This article was first published in CONNECT magazine.
At BCR Law LLP we see the same themes and queries being asked when we advise clients who are not married or in a civil partnership, but are purchasing a property together.
When purchasing a property with someone who is not your spouse or civil partner there are steps which should be taken to protect you both.
Equity or Co-Habitation Agreements
Couples purchasing together often make an equity or co-habitation agreement. This is particularly relevant where one party is contributing more to a purchase than the other in order to protect the party’s contribution.
The agreement sets out the payments by each person, how the upkeep and costs of the property will be paid for and what will happen if the couple split up.
Whilst these types of agreements give guidance they are open to variation if the Court were asked to review it. An agreement will reflect the intent of the parties at the time of purchase, but over time the financial situation between the parties can change. For example one party may stop work to care for their family and no longer be contributing financially to the property. It is important when signing an agreement to bear in mind that it may not still be binding or relevant if you wanted to enforce it. Furthermore, an equity agreement between an unmarried couple is not a pre-nuptial agreement. It is important to take advice on such an agreement before contemplating marriage or civil partnership.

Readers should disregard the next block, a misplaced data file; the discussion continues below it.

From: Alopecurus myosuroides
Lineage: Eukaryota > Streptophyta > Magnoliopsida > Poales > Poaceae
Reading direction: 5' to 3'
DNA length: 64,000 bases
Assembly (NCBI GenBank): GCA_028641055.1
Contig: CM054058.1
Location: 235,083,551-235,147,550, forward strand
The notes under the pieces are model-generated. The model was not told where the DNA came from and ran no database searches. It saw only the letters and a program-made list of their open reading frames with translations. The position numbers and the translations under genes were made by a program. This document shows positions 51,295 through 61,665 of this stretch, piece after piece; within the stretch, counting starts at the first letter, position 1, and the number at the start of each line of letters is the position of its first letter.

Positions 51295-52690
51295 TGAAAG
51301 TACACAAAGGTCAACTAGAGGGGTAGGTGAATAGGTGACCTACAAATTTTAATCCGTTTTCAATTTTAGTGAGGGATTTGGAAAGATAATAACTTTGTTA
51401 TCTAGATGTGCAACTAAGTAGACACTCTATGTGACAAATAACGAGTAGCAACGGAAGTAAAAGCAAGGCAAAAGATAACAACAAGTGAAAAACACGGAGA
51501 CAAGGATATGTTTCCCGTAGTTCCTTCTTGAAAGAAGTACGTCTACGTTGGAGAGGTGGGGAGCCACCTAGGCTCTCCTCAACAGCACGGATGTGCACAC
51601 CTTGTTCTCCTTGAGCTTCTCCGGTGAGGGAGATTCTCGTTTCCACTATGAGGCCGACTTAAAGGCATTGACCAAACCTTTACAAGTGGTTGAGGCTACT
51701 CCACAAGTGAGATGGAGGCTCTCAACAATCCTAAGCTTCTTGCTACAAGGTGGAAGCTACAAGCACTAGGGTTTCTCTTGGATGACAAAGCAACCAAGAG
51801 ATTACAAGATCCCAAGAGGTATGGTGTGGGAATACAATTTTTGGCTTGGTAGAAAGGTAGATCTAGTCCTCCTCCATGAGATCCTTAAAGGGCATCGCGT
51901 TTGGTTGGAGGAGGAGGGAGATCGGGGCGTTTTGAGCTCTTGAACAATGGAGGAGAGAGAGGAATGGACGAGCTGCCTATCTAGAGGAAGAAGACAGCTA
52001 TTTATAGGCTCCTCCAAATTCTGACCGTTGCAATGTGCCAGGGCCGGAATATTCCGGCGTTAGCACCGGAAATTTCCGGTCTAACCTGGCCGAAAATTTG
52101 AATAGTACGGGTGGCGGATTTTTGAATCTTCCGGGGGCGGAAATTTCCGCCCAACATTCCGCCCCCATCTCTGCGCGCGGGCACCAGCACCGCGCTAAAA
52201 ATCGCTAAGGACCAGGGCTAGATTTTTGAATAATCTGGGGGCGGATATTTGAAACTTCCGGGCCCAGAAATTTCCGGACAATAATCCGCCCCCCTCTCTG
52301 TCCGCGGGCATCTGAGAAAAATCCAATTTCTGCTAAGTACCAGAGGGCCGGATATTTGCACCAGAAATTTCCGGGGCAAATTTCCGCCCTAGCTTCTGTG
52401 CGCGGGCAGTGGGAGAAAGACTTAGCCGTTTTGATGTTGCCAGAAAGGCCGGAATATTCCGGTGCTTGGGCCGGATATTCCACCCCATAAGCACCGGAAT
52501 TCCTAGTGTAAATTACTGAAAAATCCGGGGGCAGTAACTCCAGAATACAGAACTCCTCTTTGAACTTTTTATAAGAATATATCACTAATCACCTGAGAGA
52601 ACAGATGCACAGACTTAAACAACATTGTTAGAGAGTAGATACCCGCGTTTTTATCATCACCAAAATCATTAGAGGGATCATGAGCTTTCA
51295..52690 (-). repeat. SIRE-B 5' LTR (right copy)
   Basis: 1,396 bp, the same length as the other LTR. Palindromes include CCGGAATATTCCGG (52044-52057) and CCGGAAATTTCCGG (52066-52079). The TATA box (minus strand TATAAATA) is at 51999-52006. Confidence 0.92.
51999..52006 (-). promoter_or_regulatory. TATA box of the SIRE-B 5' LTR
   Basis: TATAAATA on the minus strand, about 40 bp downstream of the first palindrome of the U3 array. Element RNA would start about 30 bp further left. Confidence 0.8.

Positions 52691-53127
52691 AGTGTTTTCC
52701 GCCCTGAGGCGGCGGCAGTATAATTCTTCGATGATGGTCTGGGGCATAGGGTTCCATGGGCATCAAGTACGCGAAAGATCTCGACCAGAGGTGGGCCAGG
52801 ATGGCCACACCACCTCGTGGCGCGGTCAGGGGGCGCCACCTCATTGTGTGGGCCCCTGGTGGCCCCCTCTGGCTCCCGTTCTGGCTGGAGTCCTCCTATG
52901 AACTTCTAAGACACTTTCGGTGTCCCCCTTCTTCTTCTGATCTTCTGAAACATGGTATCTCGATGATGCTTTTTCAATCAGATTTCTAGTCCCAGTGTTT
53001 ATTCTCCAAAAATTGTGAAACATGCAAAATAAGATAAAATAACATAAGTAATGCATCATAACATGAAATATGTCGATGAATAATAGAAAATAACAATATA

We frequently see situations where an unmarried couple are purchasing but one of them is not ‘entitled to buy’ in Jersey. In this situation the couple will usually be joint borrowers for the mortgage but the party without housing qualifications cannot be on the title deeds for the purchase. In this situation the lending bank will require the party who is not going to be on the title deeds to have independent legal advice, because they are taking risk in relation to the loan but will have no legal control over property which is not held in their name.
If one of a couple does not have housing qualifications it is very important that the party who has the property in their name makes a Will to protect the other party. If a Will is not made then the party without housing rights could find themselves saddled with the outstanding mortgage but have no right to live in the property. A person inheriting a property has the right to occupy the property and is therefore protected by the Will.
It is worth bearing in mind that once both parties have the appropriate housing rights, provided the property is your home and you have lived together at the property for at least one year, then it may be possible to transfer it into joint names with payment of minimal stamp duty. The reduced stamp duty is at the discretion of the Public Registry and subject to satisfying the criteria. You would need to discuss the transfer with your property lawyer and bank, which is something worth considering as joint ownership offers protection to the party not named on the original purchase contract.